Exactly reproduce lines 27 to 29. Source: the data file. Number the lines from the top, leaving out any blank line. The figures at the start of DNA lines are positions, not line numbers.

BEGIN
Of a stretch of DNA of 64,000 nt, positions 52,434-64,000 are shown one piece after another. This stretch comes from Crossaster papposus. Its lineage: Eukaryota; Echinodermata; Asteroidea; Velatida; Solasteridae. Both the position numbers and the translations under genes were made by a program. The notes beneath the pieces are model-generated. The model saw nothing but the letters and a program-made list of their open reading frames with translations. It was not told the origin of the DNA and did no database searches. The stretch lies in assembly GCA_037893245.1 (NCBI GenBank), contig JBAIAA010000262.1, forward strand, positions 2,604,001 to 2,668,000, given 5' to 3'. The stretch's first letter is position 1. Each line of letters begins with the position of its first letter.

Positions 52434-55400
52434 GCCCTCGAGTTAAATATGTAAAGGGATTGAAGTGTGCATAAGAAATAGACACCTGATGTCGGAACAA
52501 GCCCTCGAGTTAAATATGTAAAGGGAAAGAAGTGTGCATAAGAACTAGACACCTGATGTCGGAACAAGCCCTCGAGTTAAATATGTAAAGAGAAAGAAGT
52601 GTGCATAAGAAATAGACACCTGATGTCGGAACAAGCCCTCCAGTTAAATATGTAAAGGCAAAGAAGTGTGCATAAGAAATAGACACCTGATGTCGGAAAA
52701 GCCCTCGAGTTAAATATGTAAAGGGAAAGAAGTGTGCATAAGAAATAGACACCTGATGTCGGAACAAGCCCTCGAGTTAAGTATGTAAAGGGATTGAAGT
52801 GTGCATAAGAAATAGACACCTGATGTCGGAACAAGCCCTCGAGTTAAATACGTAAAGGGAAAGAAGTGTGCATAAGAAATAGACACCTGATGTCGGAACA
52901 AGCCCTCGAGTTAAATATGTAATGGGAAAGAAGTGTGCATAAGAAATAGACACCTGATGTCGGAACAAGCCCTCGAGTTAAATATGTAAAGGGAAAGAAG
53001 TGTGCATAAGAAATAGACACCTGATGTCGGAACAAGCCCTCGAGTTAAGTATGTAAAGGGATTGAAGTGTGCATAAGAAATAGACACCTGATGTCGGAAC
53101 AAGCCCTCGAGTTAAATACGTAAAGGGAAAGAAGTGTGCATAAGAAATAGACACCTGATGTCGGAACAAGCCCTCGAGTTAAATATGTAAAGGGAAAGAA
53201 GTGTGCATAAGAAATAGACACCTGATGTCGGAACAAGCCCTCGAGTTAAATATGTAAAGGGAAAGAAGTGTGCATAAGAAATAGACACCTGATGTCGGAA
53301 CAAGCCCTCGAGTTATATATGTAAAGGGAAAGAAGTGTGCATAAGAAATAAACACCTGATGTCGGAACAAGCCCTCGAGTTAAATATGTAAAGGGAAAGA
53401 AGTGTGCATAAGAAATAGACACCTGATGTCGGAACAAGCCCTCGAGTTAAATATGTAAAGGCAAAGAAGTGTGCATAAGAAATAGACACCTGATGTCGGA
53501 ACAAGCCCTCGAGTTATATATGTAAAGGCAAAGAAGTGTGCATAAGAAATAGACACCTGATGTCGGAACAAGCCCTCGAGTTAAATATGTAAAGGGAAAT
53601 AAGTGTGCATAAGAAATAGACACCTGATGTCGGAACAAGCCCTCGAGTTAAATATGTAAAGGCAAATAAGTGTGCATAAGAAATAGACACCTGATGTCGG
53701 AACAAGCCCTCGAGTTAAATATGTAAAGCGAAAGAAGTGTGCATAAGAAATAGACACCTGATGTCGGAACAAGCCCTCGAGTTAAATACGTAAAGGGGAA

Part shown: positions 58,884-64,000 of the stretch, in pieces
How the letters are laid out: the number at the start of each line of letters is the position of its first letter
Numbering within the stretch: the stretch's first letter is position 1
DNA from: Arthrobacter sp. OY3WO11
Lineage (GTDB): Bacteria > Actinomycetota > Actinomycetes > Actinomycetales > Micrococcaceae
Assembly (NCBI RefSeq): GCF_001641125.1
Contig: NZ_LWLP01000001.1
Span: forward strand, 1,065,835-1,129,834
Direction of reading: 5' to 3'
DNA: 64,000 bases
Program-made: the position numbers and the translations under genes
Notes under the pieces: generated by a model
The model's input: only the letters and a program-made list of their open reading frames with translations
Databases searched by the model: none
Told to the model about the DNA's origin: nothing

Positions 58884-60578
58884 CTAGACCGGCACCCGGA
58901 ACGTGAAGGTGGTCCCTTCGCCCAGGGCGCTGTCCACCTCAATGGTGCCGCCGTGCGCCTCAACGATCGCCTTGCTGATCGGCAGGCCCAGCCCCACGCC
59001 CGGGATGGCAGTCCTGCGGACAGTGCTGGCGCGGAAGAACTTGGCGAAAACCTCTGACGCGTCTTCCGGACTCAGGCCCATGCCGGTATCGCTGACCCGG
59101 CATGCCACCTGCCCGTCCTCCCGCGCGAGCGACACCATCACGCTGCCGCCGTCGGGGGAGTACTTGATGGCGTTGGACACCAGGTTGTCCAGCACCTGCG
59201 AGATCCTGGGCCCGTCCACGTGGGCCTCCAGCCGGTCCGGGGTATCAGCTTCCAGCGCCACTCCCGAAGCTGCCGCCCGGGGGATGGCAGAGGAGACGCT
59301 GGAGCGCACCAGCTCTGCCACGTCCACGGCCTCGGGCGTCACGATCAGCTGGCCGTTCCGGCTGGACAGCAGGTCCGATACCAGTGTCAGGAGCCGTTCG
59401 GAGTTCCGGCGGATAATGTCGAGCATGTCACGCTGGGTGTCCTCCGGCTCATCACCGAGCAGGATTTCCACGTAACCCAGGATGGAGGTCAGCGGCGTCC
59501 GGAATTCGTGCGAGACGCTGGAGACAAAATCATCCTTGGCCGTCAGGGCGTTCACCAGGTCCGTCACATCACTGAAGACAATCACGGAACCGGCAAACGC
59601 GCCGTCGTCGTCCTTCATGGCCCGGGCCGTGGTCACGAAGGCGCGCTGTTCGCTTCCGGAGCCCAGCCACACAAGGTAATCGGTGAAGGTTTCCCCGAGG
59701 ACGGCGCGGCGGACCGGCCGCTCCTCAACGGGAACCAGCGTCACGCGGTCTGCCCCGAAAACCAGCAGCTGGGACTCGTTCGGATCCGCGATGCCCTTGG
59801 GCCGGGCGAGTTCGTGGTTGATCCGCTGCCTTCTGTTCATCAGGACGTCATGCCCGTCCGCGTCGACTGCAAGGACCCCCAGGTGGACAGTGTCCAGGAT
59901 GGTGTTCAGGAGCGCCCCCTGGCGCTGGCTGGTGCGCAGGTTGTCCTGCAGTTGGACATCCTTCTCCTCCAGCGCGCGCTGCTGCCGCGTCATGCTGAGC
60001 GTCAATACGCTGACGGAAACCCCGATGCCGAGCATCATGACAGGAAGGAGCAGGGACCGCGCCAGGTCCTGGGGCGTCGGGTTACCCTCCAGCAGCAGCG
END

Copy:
Program-made: the position numbers and the translations under genes
Notes under the pieces: generated by a model
The model's input: only the letters and a program-made list of their open reading frames with translations